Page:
Foster parents discuss `professional' system
Irish foster parents expressed surprise at a weekend conference in Rosslare when they were told of the higher rates of financial support paid in Canada. However, views on the merits of introducing "professional" fostering here differed.
Mr Robert Gordon, a Canadian social worker, told the annual conference of the Irish Foster Care Association that a professional system of foster care, graded according to the abilities and skills of foster parents, was set up in British Columbia five years ago.
He said a foster parent who was recognised as having the highest level of skills received the Canadian dollar equivalent of £2,162 tax-free per month for taking care of two teenagers.
There were gasps of disbelief from the Irish foster parents in attendance, who are paid about £68 a week to look after one foster child under 12 and £73 a week for teenage children.
Of the 3,200 children in State care in Ireland, 2,800 are being cared for by 2,200 volunteer foster families.
The Minister of State at the Department of Health and Children, Mr Frank Fahey, listened as Mr Gordon explained that the system of different levels of care matched to the varying needs of individual foster children was proposed by the British Columbia Federation of Foster Parents' Associations.
Formerly foster parents had been paid "special rates" if a child had very difficult behavioural problems, but this was viewed as having a stigmatising effect on foster children and it was decided to move instead to a system of paying the foster parent for their level of skills.
The delegates discussed the idea of a professional foster-care system at workshops. Many parents thought it might not be desirable for Ireland to go down that route, according to Ms Pat Whelan, national co-ordinator of the IFCA.
"Here in Ireland, foster care is very focused on the child. People foster because they love children. They are sympathetic to children in crisis one way or another. Some parents would worry about the effect on foster children of knowing they were being cared for by paid professionals," she said.
"I don't think professionalising the service is the next logical step here, but the allowances do need to be raised to a more realistic level. At the moment it costs you money to foster a child.
"We also want better training," she went on. "You need training all the time. You are being asked to take children who have major behavioural problems and that requires on-going in-service training.
"Increasingly nowadays fostering is about dealing with the effects of abuse both sexual and physical and also neglect. But foster parents don't get enough support and training. In many ways they are being set up to fail.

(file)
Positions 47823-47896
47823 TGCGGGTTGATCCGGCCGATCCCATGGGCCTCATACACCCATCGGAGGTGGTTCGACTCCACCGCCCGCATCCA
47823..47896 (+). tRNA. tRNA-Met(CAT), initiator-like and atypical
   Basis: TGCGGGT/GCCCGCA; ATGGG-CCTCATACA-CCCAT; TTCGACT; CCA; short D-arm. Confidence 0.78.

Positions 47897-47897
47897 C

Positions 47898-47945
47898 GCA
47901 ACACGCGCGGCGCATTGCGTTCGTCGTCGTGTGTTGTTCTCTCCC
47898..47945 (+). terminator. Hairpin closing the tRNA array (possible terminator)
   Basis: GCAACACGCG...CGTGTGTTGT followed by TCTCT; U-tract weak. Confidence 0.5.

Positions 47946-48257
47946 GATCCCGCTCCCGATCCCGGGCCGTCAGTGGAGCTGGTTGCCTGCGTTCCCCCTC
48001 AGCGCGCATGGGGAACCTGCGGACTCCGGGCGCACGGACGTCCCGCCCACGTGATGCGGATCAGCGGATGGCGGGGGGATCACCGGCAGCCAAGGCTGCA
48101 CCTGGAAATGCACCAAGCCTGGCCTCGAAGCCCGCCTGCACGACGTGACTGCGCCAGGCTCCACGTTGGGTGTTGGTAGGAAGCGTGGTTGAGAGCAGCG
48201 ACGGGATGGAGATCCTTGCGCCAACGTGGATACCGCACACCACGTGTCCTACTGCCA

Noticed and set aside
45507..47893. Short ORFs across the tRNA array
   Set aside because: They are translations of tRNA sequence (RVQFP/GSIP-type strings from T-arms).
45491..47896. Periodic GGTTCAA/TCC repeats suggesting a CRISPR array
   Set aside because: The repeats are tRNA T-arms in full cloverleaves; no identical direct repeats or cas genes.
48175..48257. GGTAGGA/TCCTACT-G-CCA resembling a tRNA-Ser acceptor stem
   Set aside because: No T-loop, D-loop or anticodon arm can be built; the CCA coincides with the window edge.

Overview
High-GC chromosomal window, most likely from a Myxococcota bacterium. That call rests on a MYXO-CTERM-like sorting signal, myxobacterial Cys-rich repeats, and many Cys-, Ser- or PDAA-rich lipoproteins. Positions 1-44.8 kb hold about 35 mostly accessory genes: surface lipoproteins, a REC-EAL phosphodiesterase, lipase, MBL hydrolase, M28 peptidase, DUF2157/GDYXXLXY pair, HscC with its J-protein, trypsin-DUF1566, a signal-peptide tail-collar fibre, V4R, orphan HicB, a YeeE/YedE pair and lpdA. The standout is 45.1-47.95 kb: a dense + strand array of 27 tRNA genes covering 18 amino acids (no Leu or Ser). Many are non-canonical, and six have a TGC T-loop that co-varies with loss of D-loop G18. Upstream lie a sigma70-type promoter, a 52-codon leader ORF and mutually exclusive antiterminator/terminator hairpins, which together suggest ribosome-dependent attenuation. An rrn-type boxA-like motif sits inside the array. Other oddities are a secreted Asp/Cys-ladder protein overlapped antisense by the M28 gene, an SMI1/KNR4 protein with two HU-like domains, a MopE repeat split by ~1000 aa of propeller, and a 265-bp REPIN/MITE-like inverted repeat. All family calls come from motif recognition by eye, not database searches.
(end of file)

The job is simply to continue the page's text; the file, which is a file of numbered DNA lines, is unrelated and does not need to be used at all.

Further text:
"We need better training and an out-of-hours support service," Ms Whelan said. "Social workers work from nine to five. You need someone to contact if you have a crisis with a difficult child in the middle of the night."
Underlining the importance of fostering to Irish society in general, she said: "Foster parents are happy people who want to pass it on, people who want to share. Fostering is about placing children with families. You are rearing the next generation. How are they going to form families of their own in the future if they haven't had that experience."
She said delegates were heartened by Mr Fahey's address to the conference, in which he said the Government was working towards raising foster care standards in Ireland.
Ms Roberta Manners, a professional foster parent employed by Birmingham social services department, said a national trend observed in Britain in the past five years was being felt very acutely in Birmingham.
There an increasing number of children needed to be looked after, including large sibling groups, and many of them had a multiplicity of needs. These children remained in temporary placements for years rather than months. These factors had resulted in an acute shortage of carers and foster placements, she said.
Giving an added edge to the situation was the rapid development of private- or voluntary-sector fostering agencies which were attracting experienced carers by recognising their skills.
They provided a high level of support, training and good pay and charged local authorities massive amounts for placements.